We won’t monitor or censor our social media.
The push to allow and then hit the brakes on OHVs into Utah’s national parks created a lot of angst for a lot of people and all of it was unnecessary. Making such a momentous decision without any meaningful input from the public didn’t do anyone any favors and actually did some harm.
Moabites attacked each other with wild abandon on The Times-Independent’s Facebook page. The level of anger expressed was surprising; even by the standards of the antisocial personality disorder that is social media.
A day or two later, intrepid T-I reporter Carter Pape asked U.S. Rep. John Curtis for his take on the potential impeachment of President Donald Trump and again there was metaphorical carnage on the newspaper’s Facebook page.
On one hand, this attention to The Times-Independent is desired. We’re trying to be heard above the rabble that is the internet in 2019. On the other hand, we had hoped – and we expected – more from commenters.
We expected more debate and less snide commentary. We expected plausible arguments and not the firing of personal insults as if they were Patriot missiles. We expected common courtesy instead of rude comebacks and downright mean-spirited insults.
In other words, we naively hoped virtual Moab would be as open and considerate and intelligent as actual Moab. The internet cesspool is too deep, even for Grand County. Still, we won’t censor comments made on our Facebook page no matter how badly some people believe we should.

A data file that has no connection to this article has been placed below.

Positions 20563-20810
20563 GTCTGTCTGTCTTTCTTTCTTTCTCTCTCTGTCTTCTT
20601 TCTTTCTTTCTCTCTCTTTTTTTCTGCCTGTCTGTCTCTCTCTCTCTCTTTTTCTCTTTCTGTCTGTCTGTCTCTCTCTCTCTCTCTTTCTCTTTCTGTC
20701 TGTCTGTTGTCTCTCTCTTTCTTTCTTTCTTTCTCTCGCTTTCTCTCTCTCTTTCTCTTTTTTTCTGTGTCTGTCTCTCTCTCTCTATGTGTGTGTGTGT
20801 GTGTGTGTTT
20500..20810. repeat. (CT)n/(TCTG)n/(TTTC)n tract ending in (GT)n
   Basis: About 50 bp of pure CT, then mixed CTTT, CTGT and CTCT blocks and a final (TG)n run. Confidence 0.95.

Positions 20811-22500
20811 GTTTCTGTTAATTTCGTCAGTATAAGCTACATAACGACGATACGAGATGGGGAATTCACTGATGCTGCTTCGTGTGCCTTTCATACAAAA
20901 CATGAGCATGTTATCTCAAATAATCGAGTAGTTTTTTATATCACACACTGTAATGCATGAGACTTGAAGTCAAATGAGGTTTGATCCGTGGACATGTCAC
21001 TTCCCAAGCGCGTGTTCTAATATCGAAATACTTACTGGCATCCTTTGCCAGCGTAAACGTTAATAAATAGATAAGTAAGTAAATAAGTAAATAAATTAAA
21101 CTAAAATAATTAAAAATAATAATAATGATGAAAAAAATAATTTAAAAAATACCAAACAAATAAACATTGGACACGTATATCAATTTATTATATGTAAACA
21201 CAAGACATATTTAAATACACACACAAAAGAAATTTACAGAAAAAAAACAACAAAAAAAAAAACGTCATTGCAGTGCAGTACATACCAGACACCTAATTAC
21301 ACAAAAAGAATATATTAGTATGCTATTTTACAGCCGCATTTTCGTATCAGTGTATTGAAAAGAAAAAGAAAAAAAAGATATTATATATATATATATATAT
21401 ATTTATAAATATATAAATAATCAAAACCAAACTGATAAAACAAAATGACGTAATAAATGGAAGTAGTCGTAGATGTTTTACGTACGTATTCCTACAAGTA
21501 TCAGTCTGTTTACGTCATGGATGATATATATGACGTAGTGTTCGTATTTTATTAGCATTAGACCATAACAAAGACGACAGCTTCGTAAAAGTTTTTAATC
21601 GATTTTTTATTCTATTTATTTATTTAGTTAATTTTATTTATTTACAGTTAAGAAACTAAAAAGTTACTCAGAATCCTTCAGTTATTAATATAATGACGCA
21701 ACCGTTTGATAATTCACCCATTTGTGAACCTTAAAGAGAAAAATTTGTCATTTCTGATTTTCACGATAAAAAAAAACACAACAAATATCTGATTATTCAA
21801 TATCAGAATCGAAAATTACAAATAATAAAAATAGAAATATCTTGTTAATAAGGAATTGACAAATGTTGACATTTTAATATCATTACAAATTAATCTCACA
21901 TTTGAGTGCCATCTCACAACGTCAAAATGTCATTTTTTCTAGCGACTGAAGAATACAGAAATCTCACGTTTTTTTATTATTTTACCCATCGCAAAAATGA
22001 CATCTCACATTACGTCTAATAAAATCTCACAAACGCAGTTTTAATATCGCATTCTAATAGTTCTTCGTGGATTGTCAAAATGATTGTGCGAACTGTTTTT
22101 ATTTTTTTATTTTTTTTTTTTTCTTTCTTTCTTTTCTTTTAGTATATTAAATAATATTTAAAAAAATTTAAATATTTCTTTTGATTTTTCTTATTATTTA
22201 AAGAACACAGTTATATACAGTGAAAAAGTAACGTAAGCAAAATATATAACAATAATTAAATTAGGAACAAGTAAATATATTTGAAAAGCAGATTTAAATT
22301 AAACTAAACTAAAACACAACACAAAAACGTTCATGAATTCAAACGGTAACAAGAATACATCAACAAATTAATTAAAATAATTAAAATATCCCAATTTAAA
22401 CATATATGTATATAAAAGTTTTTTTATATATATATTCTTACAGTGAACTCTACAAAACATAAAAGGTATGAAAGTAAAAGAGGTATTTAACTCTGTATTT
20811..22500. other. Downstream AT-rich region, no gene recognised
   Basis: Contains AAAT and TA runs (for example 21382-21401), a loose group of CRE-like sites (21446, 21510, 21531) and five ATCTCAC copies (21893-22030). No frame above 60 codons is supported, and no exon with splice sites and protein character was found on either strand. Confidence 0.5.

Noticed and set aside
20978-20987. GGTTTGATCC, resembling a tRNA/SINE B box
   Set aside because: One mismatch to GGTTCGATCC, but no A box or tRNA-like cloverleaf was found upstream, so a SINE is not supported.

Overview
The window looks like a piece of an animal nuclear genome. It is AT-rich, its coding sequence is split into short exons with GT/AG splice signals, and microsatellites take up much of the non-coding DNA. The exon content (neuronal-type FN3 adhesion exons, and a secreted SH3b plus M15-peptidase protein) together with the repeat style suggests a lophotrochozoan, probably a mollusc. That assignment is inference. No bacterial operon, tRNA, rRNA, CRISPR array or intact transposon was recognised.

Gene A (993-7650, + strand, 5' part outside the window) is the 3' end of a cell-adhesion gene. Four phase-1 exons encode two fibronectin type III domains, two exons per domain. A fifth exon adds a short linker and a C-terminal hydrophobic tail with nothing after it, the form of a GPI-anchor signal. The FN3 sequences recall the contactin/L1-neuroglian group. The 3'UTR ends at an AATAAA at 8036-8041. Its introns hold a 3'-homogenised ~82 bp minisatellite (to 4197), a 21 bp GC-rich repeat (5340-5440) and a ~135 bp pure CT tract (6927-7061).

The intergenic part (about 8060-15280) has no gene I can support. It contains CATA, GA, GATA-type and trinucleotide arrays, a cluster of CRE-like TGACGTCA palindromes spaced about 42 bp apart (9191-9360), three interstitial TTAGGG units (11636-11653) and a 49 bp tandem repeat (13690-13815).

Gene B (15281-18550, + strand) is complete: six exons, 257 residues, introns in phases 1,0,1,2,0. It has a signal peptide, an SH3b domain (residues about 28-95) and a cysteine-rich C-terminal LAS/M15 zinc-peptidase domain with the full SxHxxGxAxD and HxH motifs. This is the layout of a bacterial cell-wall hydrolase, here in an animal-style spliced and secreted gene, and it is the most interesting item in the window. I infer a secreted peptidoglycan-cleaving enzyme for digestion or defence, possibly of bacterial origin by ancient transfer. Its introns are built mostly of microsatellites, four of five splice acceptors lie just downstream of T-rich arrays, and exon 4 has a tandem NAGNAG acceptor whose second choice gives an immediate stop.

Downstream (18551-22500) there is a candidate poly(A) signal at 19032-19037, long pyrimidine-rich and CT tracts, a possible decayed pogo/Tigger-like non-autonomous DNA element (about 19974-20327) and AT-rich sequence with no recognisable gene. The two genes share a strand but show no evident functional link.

It isn’t that we accept that Moab is as divided as the rest of the country or that we condone the global misstatement of facts, the tortured justifications, and the arrogant assumptions. It isn’t that we believe free speech means speech free of consequences. It simply means that the task is beyond our ability.
We would have to hire 10 full-time people just to monitor the comments, and then we would have to worry about their biases and prejudices and whether they are fairly applying the rules. Even if they were emotionless bots, we would never escape accusations of censoring opinions we find iffy while ignoring those that make sense to us.
I’d rather gargle with gasoline than crawl down that wormhole.
The office has been subdued since Adrien Taylor suffered a stroke. While the family struggles to process her new reality – and theirs – I miss having the matriarch of the Taylor family and the publisher emeritus of this publication in the office on Tuesdays and Wednesdays, which we call production days at the T-I.
She takes her time proofing pages and often makes suggestions that don’t merely correct a typo, but improve the construction of a sentence, bringing clarity to the writer’s point. That kind of insight is valuable in a newsroom and for that and other, more obvious reasons I hope to see her walk through the front door at 35 E. Center Street soon.
The tourist season is slowing down and Moab will enjoy a couple of months of relative ease in congestion, both on the streets and in the stores and restaurants and on the trails. I’m looking forward to hiking Grandstaff Canyon in near solitude. I plan to hike Fisher Towers at least once in the winter and I hope to get on the mountain before the heavy snow comes.
I’ve kept a journal of the hikes Annie and I have gone on and the mileage we’ve accumulated in 15 months – exactly 600 miles – and that is not bad for an old man and his puppy.
Daylight Savings Time: Do we still need it? I’m one of those people who get seasonal adjustment disorder. No doctor ever diagnosed me with SAD, but since I get sad every time we turn back the clocks, I’ll just go ahead and diagnose myself.
I bring this up for two reasons. One, it’s a legitimate question. Two, I’ve run out of things to write about.
Seriously, I lived in Arizona for a few years, which doesn’t mess with time, and discovered that while I loved not having to fall back, I equally missed not having to spring forward, but not so much that it made me sad. Or SAD.